High-flying balloon characters star in Thanksgiving parade

Macy's Thanksgiving Parade
The Red Titan balloon makes its way down Central Park West during the Macy's Thanksgiving Day Parade, Thursday, Nov. 24, 2022, in New York. (AP Photo/Julia Nikhinson)
APTOPIX Macy's Thanksgiving Parade
The Goku balloon make its way down Central Park West during the Macy's Thanksgiving Day Parade, Thursday, Nov. 24, 2022, in New York. (AP Photo/Julia Nikhinson)
Macy's Thanksgiving Parade
Host of Blue's Clues Joshua Dela Cruz waves from the Blue's Clues & You! float as it makes its way down Central Park West during the Macy's Thanksgiving Day Parade, Thursday, Nov. 24, 2022, in New York. (AP Photo/Julia Nikhinson)
Macy's Thanksgiving Parade
The Boss Baby balloon make its way down Central Park West during the Macy's Thanksgiving Day Parade, Thursday, Nov. 24, 2022, in New York. (AP Photo/Julia Nikhinson)
Macy's Thanksgiving Parade
The PAW Patrol balloon makes its way down Central Park West during the Macy's Thanksgiving Day Parade, Thursday, Nov. 24, 2022, in New York. (AP Photo/Julia Nikhinson)

NEW YORK (AP) — Throngs of spectators lined the streets of New York on Thursday as colorful, high-flying balloons helped usher in the holiday season during the Macy's Thanksgiving Day Parade.

The annual tradition, which dates back nearly a century, packed streets as a procession of giant inflatables and floats streamed for more than 40 blocks from Central Park to Herald Square.

Children balanced atop metal barricades and hung from scaffolding to watch the balloons amid mostly sunny skies and a slight breeze.

“Blue, Blue. There's Blue,” yelled Divyam Kumar, 6, as his father helped balance him and his 4-year-old brother Aanu Aryan on a metal rail.

The youngster was referring to the star of the animated show “Blue's Clues" — not to be confused with the international cartoon sensation Bluey, an Australian cattle pup making her parade debut.

Bluey's balloon towered as tall as a four-story building and stretched as wide as seven taxi cabs.

Stuart, the one-eyed Minion, was also there to thrill the crowd.

But it was Snoopy that especially caught the eye of Brenner Chenenko, 8, even more so than the more contemporary pups.

“It's one of the classics,” said the youngster from Rochester, New York, who lined the parade route with his father Nate and grandfather John Wopperer.

It was the first time the father and son had seen the parade in person. Wopperer last saw a parade live three years ago, before the pandemic sidelined the event for a year.

Snoopy, dressed as an astronaut, was followed by another old-time favorite, Papa Smurf.

This year's parade featured 16 giant balloons, 28 floats, 40 novelty and heritage inflatables, 12 marching bands, 10 performance groups, 700 clowns and one Santa Claus.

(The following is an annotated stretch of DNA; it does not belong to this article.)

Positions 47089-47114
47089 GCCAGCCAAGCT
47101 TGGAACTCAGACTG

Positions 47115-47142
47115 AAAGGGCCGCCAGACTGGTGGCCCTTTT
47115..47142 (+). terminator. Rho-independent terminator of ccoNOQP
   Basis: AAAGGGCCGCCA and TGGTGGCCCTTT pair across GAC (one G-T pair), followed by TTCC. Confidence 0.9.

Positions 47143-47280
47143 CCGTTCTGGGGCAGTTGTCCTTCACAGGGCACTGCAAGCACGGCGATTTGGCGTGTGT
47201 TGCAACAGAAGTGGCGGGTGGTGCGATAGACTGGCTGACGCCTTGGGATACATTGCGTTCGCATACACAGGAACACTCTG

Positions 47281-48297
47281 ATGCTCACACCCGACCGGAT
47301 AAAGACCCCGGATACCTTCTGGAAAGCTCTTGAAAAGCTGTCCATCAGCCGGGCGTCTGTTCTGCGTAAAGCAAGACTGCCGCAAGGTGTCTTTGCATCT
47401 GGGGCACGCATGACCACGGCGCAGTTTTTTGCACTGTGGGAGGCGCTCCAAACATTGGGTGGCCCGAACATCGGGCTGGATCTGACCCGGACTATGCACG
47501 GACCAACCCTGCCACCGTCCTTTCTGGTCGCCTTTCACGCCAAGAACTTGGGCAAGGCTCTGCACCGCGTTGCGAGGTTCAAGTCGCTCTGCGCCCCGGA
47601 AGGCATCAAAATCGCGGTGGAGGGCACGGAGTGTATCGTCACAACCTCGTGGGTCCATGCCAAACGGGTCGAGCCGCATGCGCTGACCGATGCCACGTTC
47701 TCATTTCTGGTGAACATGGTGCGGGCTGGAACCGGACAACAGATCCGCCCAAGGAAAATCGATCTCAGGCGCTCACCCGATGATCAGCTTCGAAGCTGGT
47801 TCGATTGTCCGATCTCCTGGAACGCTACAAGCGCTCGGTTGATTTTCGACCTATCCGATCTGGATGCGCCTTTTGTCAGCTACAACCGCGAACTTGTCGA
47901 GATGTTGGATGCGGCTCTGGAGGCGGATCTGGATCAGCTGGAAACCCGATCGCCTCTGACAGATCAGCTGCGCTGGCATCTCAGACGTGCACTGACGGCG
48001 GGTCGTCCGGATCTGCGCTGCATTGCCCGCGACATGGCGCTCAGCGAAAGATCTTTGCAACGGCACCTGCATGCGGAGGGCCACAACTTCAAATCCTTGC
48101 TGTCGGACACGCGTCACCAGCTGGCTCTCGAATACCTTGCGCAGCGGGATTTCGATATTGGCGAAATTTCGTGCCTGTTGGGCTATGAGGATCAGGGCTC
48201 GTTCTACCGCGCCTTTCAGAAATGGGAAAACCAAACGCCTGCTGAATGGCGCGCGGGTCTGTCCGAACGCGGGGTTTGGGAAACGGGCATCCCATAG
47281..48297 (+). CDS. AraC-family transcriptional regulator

The procession of characters were joined by singer Paula Abdul, in her first parade appearance; indie pop band Fitz and the Tantrums; boy band Big Time Rush; “Blue’s Clues & You!” host Josh Dela Cruz; singer Gloria Estefan; gospel singer Kirk Franklin; actor Mario Lopez; reggae star Ziggy Marley; and Miss America 2022 Emma Broyles.

Singers Joss Stone, Jordin Sparks and Betty Who were also part of the festivities, as were the stars of Peacock’s “Pitch Perfect: Bumper in Berlin” — Adam Devine, Sarah Hyland and Flula Borg. Jimmy Fallon & The Roots were on a float celebrating Central Park.

President Biden and Jill Biden called into the parade, as he did last year. Biden thanked firefighters, police officers and first responders, saying, “They never take a break.”

They thanked the troops and Biden said he would be reaching out to speak to some today.

Asked about their plans for the day in Nantucket, Massachusetts, the Bidens said it would involve family, and some time spent locally, thanking first responders.

In Plymouth, Massachusetts, the English settlement founded by the Pilgrims who arrived on the Mayflower, two annual events were being held to embrace “all aspects” of the holiday, town officials said.

Costumed participants were re-enacting their annual Thanksgiving Day “Pilgrim Progress” procession, representing the 51 survivors of that first brutal winter of 1621 — although Thursday’s crew had better conditions, with sunny skies and temperatures in the 40s.

There also was a “National Day of Mourning” honoring indigenous ancestors and protesting against racism and oppression. “We are not vanquishing, We are not conquered, We are as strong as ever,” a sign behind the speakers read.

___

Associated Press reporters Deepti Hajela and Kathy McCormack contributed to this story.

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